do not significantly increase manufacturing employment while foreign direct

investment has a negative impact in some models. This study concludes that the

latest wave of economic globalisation contributes to the increase in manufacturing

employment in developing countries, although it is not the most significant factor

shaping the size of manufacturing employment in these countries.

Nyong (2001) reveals that there is a strong interaction between

industrialization, exports and economic development. Sustained economic

development requires a transformation on the structure of production that is

consistent with the evolution of domestic demand and opportunities for


international trade. Thus transformation usually result in substantial increase in the

share of industrial exports and a shift away from dependency on primary

commodity exports towards semi-manufactured and processed commodities as an

important source of foreign exchange earnings.

Ndebbio (1989a; 1991c and 2002) suggests that Nigeria should put together

a package of dynamic industrialization policy that has the capacity to positively

transform small businesses in terms of finding, of providing adequate

infrastructural facilities and of protecting. Egwaikhide (1997) observed that

“effective rates of protection have not favoured the capital goods subsector, a

factor responsible for the gross under development of the intermediate and capital

goods manufacturing sub-sector that constitutes the engine of industrial expansion

in the long run”.

Asiodu (1967), and Philips (1967, 1968) conducted a critical examination of

the effect of fiscal incentives on industrial growth focusing on Nigeria’s company

income tax, import duty, relief and the approval user scheme. Philips noted that

there was substantial loss of revenue arising from the approved user scheme was

too cumbersome due to bureaucratic tapism and bottle necks. Far more startling is

the revelation that “tax incentives had not remarkable effects on the growth of

industries, since about 60 of the manufacturing enterprises that benefited from

these measures would still have established without the measures”. The findings
by Philips stand in contrast to those of Kilby (1967) who attributed rapid

industrialization in other parts of the world to government policies. The difference

between the Nigerian experience and else where, according to previous studies, is

that fiscal incentives granted to industries together with macro economic policies

were formulated with little or no internal logic as there were not sufficiently

discriminatory an selective (Aboyade 1986). The failure of Nigeria’s import –

substitution industrialization strategy could be ascribed to the absence of internal

dynamism for the anticipated self sustained growth and development.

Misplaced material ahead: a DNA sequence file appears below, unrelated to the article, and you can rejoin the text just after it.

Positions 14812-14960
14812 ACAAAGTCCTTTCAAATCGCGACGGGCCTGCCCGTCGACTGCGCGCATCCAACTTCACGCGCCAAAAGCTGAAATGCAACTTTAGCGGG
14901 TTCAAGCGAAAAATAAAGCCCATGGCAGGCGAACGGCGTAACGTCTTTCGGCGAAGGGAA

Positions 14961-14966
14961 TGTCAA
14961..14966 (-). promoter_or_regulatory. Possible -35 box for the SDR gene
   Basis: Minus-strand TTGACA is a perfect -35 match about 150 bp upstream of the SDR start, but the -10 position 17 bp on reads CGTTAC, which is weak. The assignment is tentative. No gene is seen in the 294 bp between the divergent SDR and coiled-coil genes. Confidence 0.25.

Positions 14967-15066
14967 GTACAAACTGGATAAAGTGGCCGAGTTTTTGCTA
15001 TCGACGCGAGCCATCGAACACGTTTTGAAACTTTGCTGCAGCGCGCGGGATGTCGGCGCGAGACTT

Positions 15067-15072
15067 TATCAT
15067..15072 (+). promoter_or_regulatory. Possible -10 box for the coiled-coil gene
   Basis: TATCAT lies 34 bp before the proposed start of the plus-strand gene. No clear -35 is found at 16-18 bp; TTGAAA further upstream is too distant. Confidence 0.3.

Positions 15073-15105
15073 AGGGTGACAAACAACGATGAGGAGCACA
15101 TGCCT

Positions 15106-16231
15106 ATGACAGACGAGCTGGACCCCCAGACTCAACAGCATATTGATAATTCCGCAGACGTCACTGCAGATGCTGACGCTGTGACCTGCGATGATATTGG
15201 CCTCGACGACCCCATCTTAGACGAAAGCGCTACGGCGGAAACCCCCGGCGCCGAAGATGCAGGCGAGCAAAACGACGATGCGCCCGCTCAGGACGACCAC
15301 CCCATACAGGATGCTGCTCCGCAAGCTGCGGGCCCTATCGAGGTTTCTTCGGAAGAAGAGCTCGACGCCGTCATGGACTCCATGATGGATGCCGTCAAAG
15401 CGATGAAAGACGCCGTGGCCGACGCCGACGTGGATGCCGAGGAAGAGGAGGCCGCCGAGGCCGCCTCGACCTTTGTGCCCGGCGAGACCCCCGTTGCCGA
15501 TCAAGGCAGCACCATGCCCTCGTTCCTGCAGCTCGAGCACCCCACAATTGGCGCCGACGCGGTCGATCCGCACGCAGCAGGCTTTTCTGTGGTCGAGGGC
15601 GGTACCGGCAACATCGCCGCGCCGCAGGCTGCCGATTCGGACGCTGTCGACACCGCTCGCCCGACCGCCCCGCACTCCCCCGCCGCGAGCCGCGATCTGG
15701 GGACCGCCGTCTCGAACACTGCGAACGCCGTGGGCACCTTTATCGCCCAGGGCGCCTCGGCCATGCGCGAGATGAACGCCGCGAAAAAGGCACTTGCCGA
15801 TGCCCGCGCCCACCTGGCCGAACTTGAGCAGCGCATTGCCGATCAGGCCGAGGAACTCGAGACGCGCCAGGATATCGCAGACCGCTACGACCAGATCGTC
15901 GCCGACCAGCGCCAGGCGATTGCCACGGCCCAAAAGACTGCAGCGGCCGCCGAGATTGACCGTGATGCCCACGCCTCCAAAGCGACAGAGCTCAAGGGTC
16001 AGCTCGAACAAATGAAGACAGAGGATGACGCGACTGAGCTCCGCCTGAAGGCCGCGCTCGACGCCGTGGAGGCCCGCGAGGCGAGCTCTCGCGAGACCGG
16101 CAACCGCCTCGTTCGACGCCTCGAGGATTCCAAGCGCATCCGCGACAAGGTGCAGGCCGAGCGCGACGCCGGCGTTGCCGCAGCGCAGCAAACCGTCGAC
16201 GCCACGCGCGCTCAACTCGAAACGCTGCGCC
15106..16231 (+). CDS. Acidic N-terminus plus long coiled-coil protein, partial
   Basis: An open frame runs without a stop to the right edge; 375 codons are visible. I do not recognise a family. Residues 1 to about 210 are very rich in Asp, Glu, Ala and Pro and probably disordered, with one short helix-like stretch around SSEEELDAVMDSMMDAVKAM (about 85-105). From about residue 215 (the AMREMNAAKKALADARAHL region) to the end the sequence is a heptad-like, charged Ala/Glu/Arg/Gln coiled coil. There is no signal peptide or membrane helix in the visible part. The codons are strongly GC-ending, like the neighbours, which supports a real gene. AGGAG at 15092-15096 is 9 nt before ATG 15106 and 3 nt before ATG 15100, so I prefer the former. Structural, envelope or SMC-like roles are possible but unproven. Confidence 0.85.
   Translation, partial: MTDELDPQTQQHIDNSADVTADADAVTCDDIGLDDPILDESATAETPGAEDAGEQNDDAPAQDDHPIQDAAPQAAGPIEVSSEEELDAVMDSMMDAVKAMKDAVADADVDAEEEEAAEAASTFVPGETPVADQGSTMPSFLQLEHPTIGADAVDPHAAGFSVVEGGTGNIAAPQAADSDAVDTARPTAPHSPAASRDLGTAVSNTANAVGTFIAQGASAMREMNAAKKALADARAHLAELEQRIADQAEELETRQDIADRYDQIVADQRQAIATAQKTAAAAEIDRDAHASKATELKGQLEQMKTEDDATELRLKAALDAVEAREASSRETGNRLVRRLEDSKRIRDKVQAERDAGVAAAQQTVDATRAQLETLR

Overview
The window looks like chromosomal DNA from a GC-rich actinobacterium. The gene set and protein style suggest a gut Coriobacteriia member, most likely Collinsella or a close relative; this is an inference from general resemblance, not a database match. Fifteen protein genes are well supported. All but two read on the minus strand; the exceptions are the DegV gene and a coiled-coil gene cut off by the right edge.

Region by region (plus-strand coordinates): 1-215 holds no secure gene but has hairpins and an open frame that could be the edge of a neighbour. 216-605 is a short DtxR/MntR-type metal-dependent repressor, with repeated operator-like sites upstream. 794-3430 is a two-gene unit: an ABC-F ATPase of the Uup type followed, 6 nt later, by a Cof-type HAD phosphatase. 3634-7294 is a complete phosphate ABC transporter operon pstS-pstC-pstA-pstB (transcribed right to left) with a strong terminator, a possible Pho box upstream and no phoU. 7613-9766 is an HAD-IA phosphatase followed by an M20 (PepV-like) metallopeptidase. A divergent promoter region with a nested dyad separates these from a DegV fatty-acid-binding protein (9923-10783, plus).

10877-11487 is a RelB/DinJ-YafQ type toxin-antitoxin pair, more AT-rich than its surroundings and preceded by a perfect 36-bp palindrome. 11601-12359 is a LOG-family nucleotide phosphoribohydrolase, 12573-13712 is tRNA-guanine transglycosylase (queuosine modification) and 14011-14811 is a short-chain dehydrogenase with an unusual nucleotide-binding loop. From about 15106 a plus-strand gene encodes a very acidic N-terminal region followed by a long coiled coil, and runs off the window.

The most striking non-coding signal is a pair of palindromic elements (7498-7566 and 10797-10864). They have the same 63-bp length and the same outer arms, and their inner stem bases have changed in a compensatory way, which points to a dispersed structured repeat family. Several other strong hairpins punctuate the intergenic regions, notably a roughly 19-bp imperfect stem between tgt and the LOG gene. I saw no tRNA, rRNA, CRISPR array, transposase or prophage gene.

Nigerian government intervention in industrial activities partly reflected in

the establishment of commercial, merchant and development banks held little

sway. Some reasons being that there were lots of government bureaucracy,

regulatory and fiscal policy. Also there was problem of a hostile or unconducive

operating environment that created uncertainties and unmanageable unknowns for

entrepreneurs, industrialist, innovators and serious business people. By and large

big business and industries are necessary to preserve and maintain the structure

within the economy.

A country is said to be industrialized if her industrial output is at least 25%

of her GDP, 60% of the output is contributed by the manufacturing sub-sector and

of the population at least 10% are engaged in manufacturing. By implication,

policies should be focused on how to revolutionize production and as such create


employment, create wealth for the nation, facilitate alleviation of poverty, material

consumption etc. which are features of a developed economy.

2.2 Components of economic growth and development

Three components of prime importance area;

(i) Capital accumulation, including all new investments in land, physical

equipment, and human resources through improvement in health, education and

job skills.

(ii) Technological progress

(iii) Growth in population and hence eventual growth in the labour force.

2.2.1 Capital accumulation

Capital accumulation results when some proportion of present income is

saved and invested in order to augment future output and income. New factories,

machinery, equipment and materials increase the physical capital stock of a nation

(the total net real value of all physically productive capital goods) and make it

possible for expanded output levels to be achieved. These directly productive

investments are supplemented by investment in social and economic infrastructure

like road, electricity, water, sanitation, communication and the like, which

facilitates and integrates economic activities.


2.2.2 Technological progress

Technological progress is considered by many economist to be the most

important source of economic growth and development. Technological progress

results from new and improved ways of accomplishing traditional tasks such as

textile making, electricity generation, or building of a house. There are three basic

classification of technological progress which are neutral, labour saving and capital

saving technological progress. Capital saving technological progress is needed

most in developing countries and this applies best to our research work. It ensures

a more efficient (low cost) labour intensive method of production. The indigenous

LDC development of low cost, efficient, labour – intensive (capital saving)